Early this month, several Jewish media outlets quoted Eli Ben-Toura, Israeli ambassador to Muslim-majority (95%) Senegal, a former French colony in Western Africa, saying that unlike other Muslim-nation states, Senegalese Muslims prefer Israel’s friendship. According to Ben-Toura, nearly 1,000 Senagalese (out of a population of 12 million) joined him to celebrate Zionist entity’s 65th birthday, known as NAKBA, his month. He also boasted that unlike Arab Muslims, country’s tiny Jewish community donated 90 sheep to poor Senegalese Muslims on the occasion of Eid-al-Adha last year.

Interestingly, Senegal, which severed its diplomatic relation with Tel Avive as part of African Union’s boycott of Israel, only allowed Israel to re-open its embassy in Dhakar in 1994 – but still refuses to re-open Senegal embassy in Israel.

Last year, Paris-born Senegalese White Jewish filmmaker, Laurence Gavron, hit the Jewish news-media by producing film, Black Jews, Juifs noir en Afrique. The film focusses on several African tribes in Senegal, Ghana, Zimbabwe, Nigeria, Cameron, Sudan, Mali, Uganda, India, Peru and other countries, which claim they have Jewish roots.

“I’m very interested in Jewish people, being one, and in Blacks, living in Africa and having become Senegalese. So Black Jews is something that was more than perfect for me,” Gavron said during an interview with JTA last year.

Pity, Jewish leaders and Rabbinical authorities have refused to accept their claim of Jewishness because of their conversion to Christianity or Islam.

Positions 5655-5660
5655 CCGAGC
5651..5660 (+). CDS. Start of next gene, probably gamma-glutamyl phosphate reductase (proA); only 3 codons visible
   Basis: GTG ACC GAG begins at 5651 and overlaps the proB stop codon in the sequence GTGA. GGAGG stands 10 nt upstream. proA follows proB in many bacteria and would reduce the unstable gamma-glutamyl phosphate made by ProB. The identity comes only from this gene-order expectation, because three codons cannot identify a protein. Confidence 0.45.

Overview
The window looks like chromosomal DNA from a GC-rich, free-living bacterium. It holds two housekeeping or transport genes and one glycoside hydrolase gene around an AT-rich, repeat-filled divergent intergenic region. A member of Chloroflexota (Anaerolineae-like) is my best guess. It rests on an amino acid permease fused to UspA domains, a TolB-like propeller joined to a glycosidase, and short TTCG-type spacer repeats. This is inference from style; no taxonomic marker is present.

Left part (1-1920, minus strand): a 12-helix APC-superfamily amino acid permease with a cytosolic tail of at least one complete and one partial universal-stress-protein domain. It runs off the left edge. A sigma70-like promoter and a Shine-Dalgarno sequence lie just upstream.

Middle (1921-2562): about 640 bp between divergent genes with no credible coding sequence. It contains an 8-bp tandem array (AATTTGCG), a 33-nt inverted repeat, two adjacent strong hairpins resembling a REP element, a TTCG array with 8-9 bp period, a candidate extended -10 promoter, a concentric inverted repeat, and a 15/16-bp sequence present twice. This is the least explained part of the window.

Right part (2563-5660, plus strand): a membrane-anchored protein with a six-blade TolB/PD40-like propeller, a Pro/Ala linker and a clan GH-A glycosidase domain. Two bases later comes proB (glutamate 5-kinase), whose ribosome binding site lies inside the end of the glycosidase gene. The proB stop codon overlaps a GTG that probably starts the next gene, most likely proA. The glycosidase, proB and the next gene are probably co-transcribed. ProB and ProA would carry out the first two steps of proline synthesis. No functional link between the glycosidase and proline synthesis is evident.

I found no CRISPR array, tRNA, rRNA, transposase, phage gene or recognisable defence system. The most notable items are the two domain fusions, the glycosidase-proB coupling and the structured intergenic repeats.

“Israel’s stronger orthodox groups, such as Habad, do not ‘recognize Ethiopians as Jews or allow their children into its kindergartens’. The Ashkenazi Jews of European descent regard themselves as being at the top, with Sephardic or Mizrahi and Ethiopian Jews being at the bottom of the scale – if they are considered as being on it at all. There has never been a Mizrahi or Sephardic prime minister, for example, and the vast majority of Knesset members are Ashkenazi,” wrote Dr. Hanan Chehata in SAGE Journal.

Senegal also severed diplomatic relation with the Islamic Republic in 2011, while accusing Tehran for supporting the anti-government rebels. However, after a meeting between Dr. Mahmoud Ahmadinejad and his Senegalese counterpart Macky Pall on the sideline of OIC conference in Cairo, both regimes re-opened their embassy in February 2013. In November 2009, Senegal’s president Adoulaye Wade publically told Ahmadinejad that he fully endorses Iran’s right to nuclear power for civilian purpose.

Israeli envoy: ‘Senegalese Muslim love us!’ | Rehmat's World